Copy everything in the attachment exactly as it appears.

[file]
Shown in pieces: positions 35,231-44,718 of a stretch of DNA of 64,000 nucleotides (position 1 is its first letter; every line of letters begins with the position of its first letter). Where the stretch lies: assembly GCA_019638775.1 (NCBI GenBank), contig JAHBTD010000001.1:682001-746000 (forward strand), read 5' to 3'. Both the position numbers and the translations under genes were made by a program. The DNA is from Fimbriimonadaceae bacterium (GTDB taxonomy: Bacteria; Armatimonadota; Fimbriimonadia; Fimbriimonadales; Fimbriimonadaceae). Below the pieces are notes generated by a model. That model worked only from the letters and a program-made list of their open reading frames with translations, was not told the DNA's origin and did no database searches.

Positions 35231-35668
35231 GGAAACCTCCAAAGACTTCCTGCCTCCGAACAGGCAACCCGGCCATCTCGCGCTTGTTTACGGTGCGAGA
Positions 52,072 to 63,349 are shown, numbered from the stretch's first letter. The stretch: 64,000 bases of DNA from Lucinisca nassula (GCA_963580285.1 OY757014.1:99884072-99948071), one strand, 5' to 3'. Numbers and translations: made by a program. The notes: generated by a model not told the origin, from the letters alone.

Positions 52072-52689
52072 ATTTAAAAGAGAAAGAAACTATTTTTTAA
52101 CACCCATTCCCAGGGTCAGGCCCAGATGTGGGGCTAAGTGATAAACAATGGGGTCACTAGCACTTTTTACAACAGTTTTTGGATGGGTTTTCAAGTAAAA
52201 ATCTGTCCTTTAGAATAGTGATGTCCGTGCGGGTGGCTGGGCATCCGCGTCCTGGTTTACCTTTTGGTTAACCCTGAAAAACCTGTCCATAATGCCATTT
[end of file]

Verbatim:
Shown in pieces: positions 35,231-44,718 of a stretch of DNA of 64,000 nucleotides (position 1 is its first letter; every line of letters begins with the position of its first letter). Where the stretch lies: assembly GCA_019638775.1 (NCBI GenBank), contig JAHBTD010000001.1:682001-746000 (forward strand), read 5' to 3'. Both the position numbers and the translations under genes were made by a program. The DNA is from Fimbriimonadaceae bacterium (GTDB taxonomy: Bacteria; Armatimonadota; Fimbriimonadia; Fimbriimonadales; Fimbriimonadaceae). Below the pieces are notes generated by a model. That model worked only from the letters and a program-made list of their open reading frames with translations, was not told the DNA's origin and did no database searches.

Positions 35231-35668
35231 GGAAACCTCCAAAGACTTCCTGCCTCCGAACAGGCAACCCGGCCATCTCGCGCTTGTTTACGGTGCGAGA
Positions 52,072 to 63,349 are shown, numbered from the stretch's first letter. The stretch: 64,000 bases of DNA from Lucinisca nassula (GCA_963580285.1 OY757014.1:99884072-99948071), one strand, 5' to 3'. Numbers and translations: made by a program. The notes: generated by a model not told the origin, from the letters alone.

Positions 52072-52689
52072 ATTTAAAAGAGAAAGAAACTATTTTTTAA
52101 CACCCATTCCCAGGGTCAGGCCCAGATGTGGGGCTAAGTGATAAACAATGGGGTCACTAGCACTTTTTACAACAGTTTTTGGATGGGTTTTCAAGTAAAA
52201 ATCTGTCCTTTAGAATAGTGATGTCCGTGCGGGTGGCTGGGCATCCGCGTCCTGGTTTACCTTTTGGTTAACCCTGAAAAACCTGTCCATAATGCCATTT